Central Eastern European private equity firm Abris Capital Partners has become the latest private markets participant to become a B Corporation, according to a press release.
B Corp certification is administered by US non-profit B Lab and involves an independent evaluation of a company’s social and environmental performance. Companies need a score of at least 80 to receive certification, according to B Lab’s website; Abris’ score was 109.
Abris began to seek accreditation two years ago, head of ESG Monika Nachyla told NPM. What followed was a “long process” that included several rounds of audits with B Lab analysts. There was nothing “fundamental” that Abris needed to change to comply with the requirements, Nachyla explained, but the firm did need to tighten up its documentation: “They didn’t want to take our word for granted. They wanted to see documented procedures which were approved.”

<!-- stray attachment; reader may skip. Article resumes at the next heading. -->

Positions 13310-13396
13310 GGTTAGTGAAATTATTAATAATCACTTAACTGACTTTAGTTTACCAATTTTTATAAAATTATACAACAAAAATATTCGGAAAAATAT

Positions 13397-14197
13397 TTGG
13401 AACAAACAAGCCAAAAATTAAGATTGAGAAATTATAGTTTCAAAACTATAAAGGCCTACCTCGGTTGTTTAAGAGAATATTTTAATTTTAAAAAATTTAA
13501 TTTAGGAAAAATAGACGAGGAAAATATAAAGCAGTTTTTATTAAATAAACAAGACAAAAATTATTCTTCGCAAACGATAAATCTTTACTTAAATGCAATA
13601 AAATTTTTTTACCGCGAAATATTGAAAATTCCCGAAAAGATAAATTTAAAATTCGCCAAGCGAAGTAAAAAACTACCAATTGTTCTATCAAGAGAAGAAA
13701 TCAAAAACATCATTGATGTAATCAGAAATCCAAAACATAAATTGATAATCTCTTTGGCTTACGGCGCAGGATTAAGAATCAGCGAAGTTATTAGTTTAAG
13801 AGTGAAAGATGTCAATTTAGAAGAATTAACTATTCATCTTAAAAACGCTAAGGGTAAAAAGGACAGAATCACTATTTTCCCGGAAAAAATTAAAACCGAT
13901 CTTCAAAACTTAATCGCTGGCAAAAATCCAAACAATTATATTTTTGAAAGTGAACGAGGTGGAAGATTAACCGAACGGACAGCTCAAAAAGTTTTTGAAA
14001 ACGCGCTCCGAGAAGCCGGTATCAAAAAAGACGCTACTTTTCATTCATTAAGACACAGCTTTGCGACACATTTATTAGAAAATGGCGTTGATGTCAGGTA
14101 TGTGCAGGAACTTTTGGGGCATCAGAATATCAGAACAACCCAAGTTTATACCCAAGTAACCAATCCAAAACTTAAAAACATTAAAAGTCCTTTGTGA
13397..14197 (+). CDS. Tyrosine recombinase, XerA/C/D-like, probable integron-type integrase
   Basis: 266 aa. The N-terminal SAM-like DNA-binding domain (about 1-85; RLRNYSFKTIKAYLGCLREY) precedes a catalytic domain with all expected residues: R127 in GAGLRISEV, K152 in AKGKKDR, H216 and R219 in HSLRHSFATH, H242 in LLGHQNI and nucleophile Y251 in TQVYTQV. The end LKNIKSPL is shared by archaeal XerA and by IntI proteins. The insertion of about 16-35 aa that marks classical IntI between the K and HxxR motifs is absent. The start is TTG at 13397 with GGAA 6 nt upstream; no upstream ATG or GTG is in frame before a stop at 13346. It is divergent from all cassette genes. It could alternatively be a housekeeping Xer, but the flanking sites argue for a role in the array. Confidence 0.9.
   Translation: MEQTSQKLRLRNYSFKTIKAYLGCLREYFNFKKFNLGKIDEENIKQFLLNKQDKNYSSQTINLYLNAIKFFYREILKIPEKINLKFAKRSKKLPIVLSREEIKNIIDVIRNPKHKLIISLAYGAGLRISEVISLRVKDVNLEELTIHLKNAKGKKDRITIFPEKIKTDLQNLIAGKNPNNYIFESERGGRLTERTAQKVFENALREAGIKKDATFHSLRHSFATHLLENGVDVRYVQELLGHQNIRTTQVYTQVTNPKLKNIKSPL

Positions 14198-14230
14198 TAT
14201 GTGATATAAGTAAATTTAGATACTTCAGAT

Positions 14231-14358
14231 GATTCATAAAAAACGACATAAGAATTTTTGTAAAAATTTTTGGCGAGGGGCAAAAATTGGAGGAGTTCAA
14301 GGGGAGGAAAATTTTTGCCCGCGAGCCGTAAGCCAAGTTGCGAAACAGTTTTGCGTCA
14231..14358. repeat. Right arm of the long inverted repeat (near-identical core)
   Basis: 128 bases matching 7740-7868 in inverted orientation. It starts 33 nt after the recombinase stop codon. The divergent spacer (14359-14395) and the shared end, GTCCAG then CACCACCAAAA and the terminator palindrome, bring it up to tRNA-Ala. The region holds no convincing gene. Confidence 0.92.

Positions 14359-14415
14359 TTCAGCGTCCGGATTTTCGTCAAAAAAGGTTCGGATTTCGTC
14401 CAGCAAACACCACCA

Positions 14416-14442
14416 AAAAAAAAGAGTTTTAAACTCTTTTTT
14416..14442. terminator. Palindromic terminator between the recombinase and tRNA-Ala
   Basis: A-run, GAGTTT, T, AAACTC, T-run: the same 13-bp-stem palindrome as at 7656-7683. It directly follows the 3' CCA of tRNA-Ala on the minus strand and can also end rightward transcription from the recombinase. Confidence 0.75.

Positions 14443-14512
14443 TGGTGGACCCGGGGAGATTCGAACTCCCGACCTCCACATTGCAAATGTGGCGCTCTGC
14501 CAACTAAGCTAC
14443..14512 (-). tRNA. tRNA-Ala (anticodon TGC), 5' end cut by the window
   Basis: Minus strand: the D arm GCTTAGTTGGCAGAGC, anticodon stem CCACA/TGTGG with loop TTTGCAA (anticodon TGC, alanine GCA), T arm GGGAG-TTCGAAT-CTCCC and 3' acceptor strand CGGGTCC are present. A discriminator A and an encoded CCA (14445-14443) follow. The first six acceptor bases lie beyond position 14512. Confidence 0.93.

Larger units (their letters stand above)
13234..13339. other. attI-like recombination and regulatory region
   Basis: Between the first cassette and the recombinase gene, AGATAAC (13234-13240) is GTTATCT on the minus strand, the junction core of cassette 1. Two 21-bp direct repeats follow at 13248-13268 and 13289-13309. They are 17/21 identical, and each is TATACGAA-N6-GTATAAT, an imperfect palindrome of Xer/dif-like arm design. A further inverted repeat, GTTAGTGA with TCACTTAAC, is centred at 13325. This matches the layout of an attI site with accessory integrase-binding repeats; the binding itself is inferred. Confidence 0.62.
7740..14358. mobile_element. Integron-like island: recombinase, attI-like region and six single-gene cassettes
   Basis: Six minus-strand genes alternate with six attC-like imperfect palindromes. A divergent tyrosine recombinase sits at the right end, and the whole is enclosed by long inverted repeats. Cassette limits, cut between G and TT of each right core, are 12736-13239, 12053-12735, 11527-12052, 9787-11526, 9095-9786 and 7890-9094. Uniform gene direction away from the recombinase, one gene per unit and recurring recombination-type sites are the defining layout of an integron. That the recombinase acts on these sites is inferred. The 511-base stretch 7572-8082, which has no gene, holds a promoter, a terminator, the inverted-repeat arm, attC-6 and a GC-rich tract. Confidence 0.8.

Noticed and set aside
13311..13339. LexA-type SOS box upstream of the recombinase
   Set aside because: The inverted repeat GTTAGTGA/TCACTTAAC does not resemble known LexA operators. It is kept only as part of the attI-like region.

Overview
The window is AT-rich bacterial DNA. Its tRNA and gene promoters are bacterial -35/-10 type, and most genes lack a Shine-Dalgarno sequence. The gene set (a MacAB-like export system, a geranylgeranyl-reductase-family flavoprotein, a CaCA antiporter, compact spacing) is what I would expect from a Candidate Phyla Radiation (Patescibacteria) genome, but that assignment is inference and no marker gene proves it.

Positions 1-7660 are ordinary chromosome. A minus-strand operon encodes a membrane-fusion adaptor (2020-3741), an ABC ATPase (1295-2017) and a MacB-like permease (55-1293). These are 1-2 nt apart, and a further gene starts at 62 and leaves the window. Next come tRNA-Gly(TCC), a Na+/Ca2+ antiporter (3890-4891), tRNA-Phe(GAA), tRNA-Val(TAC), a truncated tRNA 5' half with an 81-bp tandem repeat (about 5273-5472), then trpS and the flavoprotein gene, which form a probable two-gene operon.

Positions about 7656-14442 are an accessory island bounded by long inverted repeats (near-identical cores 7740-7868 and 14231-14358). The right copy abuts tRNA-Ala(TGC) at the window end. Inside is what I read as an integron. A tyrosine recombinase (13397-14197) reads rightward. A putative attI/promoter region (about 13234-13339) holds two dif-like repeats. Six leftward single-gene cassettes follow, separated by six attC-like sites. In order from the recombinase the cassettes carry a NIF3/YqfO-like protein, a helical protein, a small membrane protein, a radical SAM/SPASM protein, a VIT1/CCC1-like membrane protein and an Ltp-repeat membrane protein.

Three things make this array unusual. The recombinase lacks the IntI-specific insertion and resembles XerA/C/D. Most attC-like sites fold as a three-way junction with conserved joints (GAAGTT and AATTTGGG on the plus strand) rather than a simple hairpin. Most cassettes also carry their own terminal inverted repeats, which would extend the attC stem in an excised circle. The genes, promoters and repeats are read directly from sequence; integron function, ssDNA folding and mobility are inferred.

Nachyla hopes Abris will become “more visible” as the only manager in the CEE region with the accreditation, which will lead to relationships with “a new cohort of LPs who are investing in sustainability-aware GPs”. As for existing investors, they can feel “more comfortable” knowing that the manager’s ESG credentials are being scrutinised.
Some managers have encouraged their portfolio companies down the B Corp route, but Nachyla stressed that Abris will not do so unless it makes sense for them. This could include companies in sectors “where B Corp means something”, or if it would help an asset be a “sexy potential target” for global buyers.
A smattering of large private fund firms have become B Corps in recent years. These include: European growth equity firm Summa Equity; Africa-focused private equity firm Helios Investment Partners; London and New York-based fund manager TowerBrook Capital; and Italian sustainable investor Ambienta.